Here, there is no evidence that the defendants' actions were motivated by retaliation for any protected First Amendment activities by the plaintiff or his wife. Defendant Moreland's disciplinary report in 2004 was written before any of Mrs. Roberts' letters, and thus could not have been motivated by retaliation. The plaintiff asserts that Firkus increased the visitation restriction from 30 to 90 days in retaliation for those letters, but there is no evidence that the restriction was ever actually set at 30 days, as already stated above. As to the 2005 disciplinary report, there is no evidence that Defendant Gettleman (who wrote the ticket) or Defendant Miller (who placed the plaintiff in temporary confinement) were aware of Mrs. Roberts' letters when they took those actions.*fn4 Similarly, there is no evidence that the adjustment committee members were aware of the prior letters and complaints when they heard the ticket. Firkus did know about the letters and complaints, but all he did was uphold the committee members' recommendations, which were based on the committee's credibility determinations. The sole fact that he knew of prior letters is insufficient to warrant an inference of retaliation under those facts. In sum, the plaintiff's assertions that the defendants all conspired together to retaliate because of the complaints of the plaintiff and his wife are speculation.*fn5

Further, the guilty finding resulting from that report cannot be challenged here, as discussed in prior orders, because the plaintiff lost good time. Challenges that "necessarily imply the invalidity of the deprivation of [an inmate's] good-time credits," are not cognizable under 42 U.S.C. § 1983 until the prison disciplinary decision has been invalidated. Edwards v. Balisok, 520 U.S. 641, 648 (1997). Thus, for purposes of this case, the plaintiff did give his wife a hickey. The 2005 report and subsequent punishment, then, was supported by a legitimate penological interest in enforcing and fostering adherence to prison rules.

As to Firkus' implementation of the permanent visitation restriction, there is no evidence to conclude that he was motivated by retaliation, or even if he was, that he would have acted differently absent such motivation. Firkus' restriction was based on legitimate penological reasons. He avers that he instituted the permanent restriction because of the disciplinary charges, which included sexual misconduct and repeated visiting rule violations. He avers that permanent restrictions can be instituted for charges of sexual misconduct and abuse of privileges and such is not uncommon pending investigation of charges. The administrative regulations back him up. Permanent restrictions can be imposed for sexual misconduct and for "[a]ny recurrence of an action that previously resulted in a temporary restriction." 20 Ill. Admin. Code 525.60(g)(2) and (11). The plaintiff was found guilty of sexual misconduct, the definition of which includes "touching done to sexually arouse." 20 Ill. Admin. Code 504, Table A, ¶ 107. There is no evidence that Firkus treated similar infractions by other visitors and inmates more leniently, which might allow an inference that the permanent visitation restriction would not have otherwise occurred. There is no evidence that the reasons proffered by Firkus were pretextual. The fact that he knew of the letters and complaint does not alone cast doubt on his reasons. If that were the law, every adverse action taken by a prison official with knowledge of a prisoner's complaints would require a jury trial to determine motivation.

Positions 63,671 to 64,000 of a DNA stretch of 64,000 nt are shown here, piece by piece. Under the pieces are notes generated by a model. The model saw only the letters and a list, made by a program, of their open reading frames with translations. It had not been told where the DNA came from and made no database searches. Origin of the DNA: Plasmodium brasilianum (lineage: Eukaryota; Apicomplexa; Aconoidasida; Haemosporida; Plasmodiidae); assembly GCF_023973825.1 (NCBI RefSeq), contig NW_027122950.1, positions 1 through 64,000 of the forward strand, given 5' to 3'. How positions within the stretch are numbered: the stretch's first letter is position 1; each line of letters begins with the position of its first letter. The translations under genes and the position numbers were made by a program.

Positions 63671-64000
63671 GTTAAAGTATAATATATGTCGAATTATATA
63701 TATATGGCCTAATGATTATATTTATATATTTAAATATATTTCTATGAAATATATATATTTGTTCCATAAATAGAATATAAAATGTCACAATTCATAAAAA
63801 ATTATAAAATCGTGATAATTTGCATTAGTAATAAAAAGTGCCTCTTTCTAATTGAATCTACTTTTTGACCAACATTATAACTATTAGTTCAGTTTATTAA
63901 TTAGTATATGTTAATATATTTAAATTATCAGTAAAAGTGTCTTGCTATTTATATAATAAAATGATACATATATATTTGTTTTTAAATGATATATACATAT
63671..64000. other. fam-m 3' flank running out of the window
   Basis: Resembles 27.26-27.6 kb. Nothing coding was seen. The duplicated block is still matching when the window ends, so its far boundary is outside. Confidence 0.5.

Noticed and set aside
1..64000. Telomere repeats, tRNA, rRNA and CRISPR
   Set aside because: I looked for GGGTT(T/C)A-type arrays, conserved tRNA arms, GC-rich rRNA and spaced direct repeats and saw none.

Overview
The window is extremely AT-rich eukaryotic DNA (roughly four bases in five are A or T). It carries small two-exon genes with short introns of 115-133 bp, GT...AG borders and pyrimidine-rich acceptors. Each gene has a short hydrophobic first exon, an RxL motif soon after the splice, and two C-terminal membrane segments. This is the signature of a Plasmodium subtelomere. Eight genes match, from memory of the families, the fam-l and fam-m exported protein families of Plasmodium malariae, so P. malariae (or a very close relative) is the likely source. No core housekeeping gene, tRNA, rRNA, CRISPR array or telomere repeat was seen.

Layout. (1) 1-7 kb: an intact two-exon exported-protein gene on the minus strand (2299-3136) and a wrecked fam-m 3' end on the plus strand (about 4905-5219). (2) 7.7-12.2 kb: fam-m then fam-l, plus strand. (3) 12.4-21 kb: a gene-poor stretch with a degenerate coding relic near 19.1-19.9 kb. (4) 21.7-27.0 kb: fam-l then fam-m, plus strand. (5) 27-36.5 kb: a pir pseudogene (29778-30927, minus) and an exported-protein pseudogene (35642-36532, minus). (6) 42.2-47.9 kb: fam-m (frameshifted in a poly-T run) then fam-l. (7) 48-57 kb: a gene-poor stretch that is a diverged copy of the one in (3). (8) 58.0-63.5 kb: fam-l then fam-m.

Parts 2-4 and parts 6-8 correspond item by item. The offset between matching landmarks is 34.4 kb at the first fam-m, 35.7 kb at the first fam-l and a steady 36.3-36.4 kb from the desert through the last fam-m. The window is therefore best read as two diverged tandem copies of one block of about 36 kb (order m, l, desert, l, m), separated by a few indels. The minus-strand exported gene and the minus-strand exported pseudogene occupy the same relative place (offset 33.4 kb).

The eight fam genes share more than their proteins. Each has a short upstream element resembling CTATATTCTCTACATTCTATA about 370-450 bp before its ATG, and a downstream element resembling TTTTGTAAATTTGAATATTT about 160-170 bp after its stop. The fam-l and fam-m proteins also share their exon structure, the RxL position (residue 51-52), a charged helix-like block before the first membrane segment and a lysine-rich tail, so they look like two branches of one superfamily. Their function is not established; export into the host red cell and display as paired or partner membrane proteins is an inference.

One might reasonably debate whether a hickey is really "sexual misconduct" serious enough to warrant a permanent visitation restriction, but the debate is not of constitutional import. "We must accord substantial deference to the professional judgment of prison administrators, who bear a significant responsibility for defining the legitimate goals of a corrections system and for determining the most appropriate means to accomplish them." Overton v. Bazzetta, 539 U.S. 126, 132 (2003). Prison officials have a legitimate penological interest in preventing sexual contact between inmates and their visitors and in ensuring that visitation rules are followed. See id. at 134 ("Withdrawing visitation privileges is a proper and even necessary management technique to induce compliance with the rules of inmate behavior . . .)(upholding 2-year visitation restriction for inmates with two substance abuse violations). Limiting physical contact during visitation is reasonably related to maintaining order, security and decorum in the visitation room, as well as the comfort of other visitors and guards. It is not this court's job nor the jury's job to determine what kind of touching should be allowed during prison visits. Drawing that line is left to prison administrators.